Sing to me of the man, Muse, the man of twists and turns
driven time and again off course, once he had plundered
the hallowed heights of Troy.
Literature’s grandest evocation of life’s journey, at once an ageless human story and an individual test of moral endurance, Homer’s ancient Greek epic The Odyssey is translated by Robert Fagles with an introduction and notes by Bernard Knox in Penguin Classics.
Here, one of the great modern translators presents us with The Odyssey, Homer’s best-loved poem, recounting Odysseus’ wanderings after the Trojan War. With wit and wile, the ‘man of twists and turns’ meets the challenges of the sea-god Poseidon, and monsters ranging from the many-headed Scylla to the cannibalistic Cyclops Polyphemus—only to return after twenty years to a home besieged by his wife Penelope’s suitors. In the myths and legends retold in this immortal poem, Fagles has captured the energy of Homer’s original in a bold, contemporary idiom.
REVIEW + THOUGHTS
I study Classics at university. One of my favourite book series of all time is the Percy Jackson and the Olympians series (and the subsequent Heroes of Olympus series). In Grade 12, when a few classmates and I went to Greece on a school trip, I fangirled the entire time. Basically, I’m a huge mythology nerd. I love anything and everything related to ancient Greece.
I’m also going to be clear here that the edition of The Odyssey that I read in its entirety was not the one translated by Robert Fagles. Though I’ve read parts of that edition for one of my university classes, the version I will be discussing here is the Stephanides Brothers’ version, which I bought while I was in Greece.
I’m making this distinction because the style of the Stephanides Brothers’ edition is very different from the Fagles edition, and if I’m honest, I found the Fagles edition better. The Stephanides Brothers’ Odyssey came across as a little too over-romanticized, and it seemed—at least to me—like it glossed over many of the less-savory parts. Circe, for example, seems to be much more benevolent and kind-hearted, and the destruction Odysseus wreaks on his return is far more… clean, for lack of a better word. Even the way Odysseus spoke to Penelope when she doubted who he was sounded watered-down.
Though I realize that romanticising is a key theme of Greek epics, the depiction of Odysseus in this edition seemed over-the-top. Almost everything he does or says is described in the noblest and bravest way possible; he is always the best in everything he does, too. The one time when he does something “bad”—losing control and taunting Polyphemus after he and his men have escaped—he does it for the men he’s lost, not his own pride. In my opinion, Fagles’ translation made Odysseus more human and more flesh-and-blood, and that’s why I liked it better.
As for the story itself, I like The Odyssey because Odysseus isn’t the standard Greek hero. Sure, he’s big, strong and handsome—the calling card for all Greek heroes of ancient epic—but his main identifier is his cunning intelligence. For the most part, Odysseus thinks his way out of situations before he fights in them, which is why it’s so fitting that Athena is the goddess who helps him. To me, his use of brain alongside brawn is what makes Odysseus a more interesting character than, say, Achilles in The Iliad.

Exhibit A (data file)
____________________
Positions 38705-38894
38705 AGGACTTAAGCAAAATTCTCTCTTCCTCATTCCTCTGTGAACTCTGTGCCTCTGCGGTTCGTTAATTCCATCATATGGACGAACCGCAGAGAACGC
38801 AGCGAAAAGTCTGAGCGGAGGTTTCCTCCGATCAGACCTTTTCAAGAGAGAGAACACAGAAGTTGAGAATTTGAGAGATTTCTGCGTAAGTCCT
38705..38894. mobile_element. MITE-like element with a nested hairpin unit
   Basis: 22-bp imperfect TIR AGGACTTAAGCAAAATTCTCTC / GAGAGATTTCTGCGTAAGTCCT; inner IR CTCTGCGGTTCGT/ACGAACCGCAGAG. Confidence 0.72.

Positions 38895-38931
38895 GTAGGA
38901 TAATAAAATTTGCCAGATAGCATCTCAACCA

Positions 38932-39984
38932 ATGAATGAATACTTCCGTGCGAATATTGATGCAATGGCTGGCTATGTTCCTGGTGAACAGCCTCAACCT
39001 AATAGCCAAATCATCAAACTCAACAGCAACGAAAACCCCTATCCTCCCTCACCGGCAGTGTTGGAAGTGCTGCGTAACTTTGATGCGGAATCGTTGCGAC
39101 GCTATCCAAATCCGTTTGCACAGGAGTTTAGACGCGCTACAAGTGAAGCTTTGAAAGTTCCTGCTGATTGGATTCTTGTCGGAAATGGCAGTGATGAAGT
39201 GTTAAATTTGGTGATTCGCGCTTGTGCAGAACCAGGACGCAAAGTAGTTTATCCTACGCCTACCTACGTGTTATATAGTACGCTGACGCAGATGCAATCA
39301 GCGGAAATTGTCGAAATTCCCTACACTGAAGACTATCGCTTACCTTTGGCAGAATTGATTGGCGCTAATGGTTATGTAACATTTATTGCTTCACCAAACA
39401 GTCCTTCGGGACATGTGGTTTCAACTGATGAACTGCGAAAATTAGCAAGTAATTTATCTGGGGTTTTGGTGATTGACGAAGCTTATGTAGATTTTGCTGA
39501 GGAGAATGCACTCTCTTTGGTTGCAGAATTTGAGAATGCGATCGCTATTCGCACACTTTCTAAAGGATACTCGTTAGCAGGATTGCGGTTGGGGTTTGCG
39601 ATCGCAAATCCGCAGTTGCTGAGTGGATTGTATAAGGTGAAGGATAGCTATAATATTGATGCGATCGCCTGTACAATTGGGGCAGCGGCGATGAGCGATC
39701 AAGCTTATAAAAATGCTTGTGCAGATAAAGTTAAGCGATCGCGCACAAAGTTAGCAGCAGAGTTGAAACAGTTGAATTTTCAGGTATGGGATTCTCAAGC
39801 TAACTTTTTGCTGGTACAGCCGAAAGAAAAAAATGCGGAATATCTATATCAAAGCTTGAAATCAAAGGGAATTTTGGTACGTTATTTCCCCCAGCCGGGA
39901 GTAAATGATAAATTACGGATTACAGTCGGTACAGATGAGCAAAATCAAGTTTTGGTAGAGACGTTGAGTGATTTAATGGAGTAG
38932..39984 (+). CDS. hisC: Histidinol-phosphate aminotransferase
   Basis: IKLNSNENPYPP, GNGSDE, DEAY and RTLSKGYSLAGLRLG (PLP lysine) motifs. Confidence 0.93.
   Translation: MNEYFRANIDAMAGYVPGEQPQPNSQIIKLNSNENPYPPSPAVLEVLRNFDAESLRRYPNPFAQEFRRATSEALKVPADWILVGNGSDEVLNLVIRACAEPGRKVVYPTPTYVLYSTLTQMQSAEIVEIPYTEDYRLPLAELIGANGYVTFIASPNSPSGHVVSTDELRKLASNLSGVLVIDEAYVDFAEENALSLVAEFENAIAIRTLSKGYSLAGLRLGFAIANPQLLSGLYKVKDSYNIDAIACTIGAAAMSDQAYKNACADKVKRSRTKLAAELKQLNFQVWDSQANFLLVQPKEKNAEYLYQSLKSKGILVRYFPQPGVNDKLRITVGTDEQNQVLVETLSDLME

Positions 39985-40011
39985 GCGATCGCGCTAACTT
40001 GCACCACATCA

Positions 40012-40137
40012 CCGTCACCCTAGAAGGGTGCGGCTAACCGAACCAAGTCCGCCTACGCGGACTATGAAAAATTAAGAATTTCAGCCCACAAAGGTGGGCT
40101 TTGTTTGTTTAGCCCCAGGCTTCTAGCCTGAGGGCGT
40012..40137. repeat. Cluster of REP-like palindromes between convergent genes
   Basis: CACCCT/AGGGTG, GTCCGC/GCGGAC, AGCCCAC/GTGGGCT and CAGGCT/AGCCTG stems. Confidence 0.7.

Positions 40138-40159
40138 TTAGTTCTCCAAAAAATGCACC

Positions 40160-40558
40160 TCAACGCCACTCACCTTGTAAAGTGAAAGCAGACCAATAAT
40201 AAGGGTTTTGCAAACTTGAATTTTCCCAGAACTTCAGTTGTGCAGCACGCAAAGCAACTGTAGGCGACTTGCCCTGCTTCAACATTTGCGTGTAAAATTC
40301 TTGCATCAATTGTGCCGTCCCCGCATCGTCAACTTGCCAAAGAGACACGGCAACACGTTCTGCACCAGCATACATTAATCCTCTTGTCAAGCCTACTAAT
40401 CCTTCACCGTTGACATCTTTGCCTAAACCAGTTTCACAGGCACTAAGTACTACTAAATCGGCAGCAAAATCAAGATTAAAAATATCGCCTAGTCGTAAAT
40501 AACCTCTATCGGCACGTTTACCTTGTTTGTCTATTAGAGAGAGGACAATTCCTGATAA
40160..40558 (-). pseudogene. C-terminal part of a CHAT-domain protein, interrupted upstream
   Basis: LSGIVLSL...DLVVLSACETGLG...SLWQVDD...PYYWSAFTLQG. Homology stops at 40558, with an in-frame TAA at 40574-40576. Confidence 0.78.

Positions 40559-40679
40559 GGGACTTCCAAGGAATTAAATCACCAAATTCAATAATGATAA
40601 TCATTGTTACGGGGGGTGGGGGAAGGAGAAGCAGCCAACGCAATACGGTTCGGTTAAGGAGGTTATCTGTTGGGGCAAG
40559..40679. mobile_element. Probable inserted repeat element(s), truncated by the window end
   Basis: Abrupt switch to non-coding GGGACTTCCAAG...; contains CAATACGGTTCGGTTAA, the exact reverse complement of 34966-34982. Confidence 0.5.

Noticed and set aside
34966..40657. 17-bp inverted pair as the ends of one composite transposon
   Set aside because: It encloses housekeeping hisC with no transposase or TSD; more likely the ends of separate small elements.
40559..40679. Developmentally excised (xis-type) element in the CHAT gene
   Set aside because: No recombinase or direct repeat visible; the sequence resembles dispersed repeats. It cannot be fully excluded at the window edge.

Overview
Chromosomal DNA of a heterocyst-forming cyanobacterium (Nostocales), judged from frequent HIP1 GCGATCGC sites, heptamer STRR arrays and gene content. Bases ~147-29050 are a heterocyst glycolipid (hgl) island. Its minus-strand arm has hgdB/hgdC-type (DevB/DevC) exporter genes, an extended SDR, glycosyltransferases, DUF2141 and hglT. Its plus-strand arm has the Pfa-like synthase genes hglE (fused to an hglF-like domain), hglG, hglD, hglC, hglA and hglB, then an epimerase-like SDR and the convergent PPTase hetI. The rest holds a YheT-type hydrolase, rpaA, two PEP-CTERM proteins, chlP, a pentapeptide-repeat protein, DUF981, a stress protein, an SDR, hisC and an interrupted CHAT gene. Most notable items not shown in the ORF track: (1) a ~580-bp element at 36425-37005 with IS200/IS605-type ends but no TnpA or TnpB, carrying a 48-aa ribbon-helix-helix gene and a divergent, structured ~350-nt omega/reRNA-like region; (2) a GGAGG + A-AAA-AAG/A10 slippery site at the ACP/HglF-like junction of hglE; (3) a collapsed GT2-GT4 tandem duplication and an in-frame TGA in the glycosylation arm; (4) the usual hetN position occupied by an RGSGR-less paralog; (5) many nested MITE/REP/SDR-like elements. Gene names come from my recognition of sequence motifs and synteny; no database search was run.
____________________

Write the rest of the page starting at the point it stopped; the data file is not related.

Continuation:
Another thing I really liked was how both Odysseus and his son, Telemachus, showed visible change in their characters by the end of the epic. Telemachus starts off as the “weak” boy, having grown up being bossed around and mistreated by his mother’s suitors. To put it bluntly, he didn’t have much of a backbone. Yet even as soon as Athena speaks to him and gives him courage, he starts to stick up for himself more. And by the time he returns from Sparta, he is self-assured and confident, and now able to handle himself against Penelope’s suitors. Odysseus’s change is subtler; his fatal flaw is hubris, excessive pride, and when he starts his journey home, this is easy to see. This is starkest when he antagonizes the cyclops Polyphemus. But his ten-year journey humbles him, and by the time he returns to Ithaca, he has learned to temper his fatal flaw much more easily.
For me, the bottom line is this: for all the slightly hokey bits, The Odyssey is a pretty great adventure. There’s a reason it’s so famous, and that’s because it’s so characteristic of the adventure genre itself—The Odyssey is basically the “OG” starting point of the Monomyth. It’s a perfect match for Joseph Campbell’s Hero’s Journey model, a popular plotting device many writers (myself included) still use to plan their stories today. If just for a better understanding of the mythic hero, I’d recommend it to any and all adventure and epic fantasy writers. But hey, the story’s pretty good too, and if you give it a chance, you might really enjoy it.
What book(s) did you read this month? I’m always up for new recommendations!
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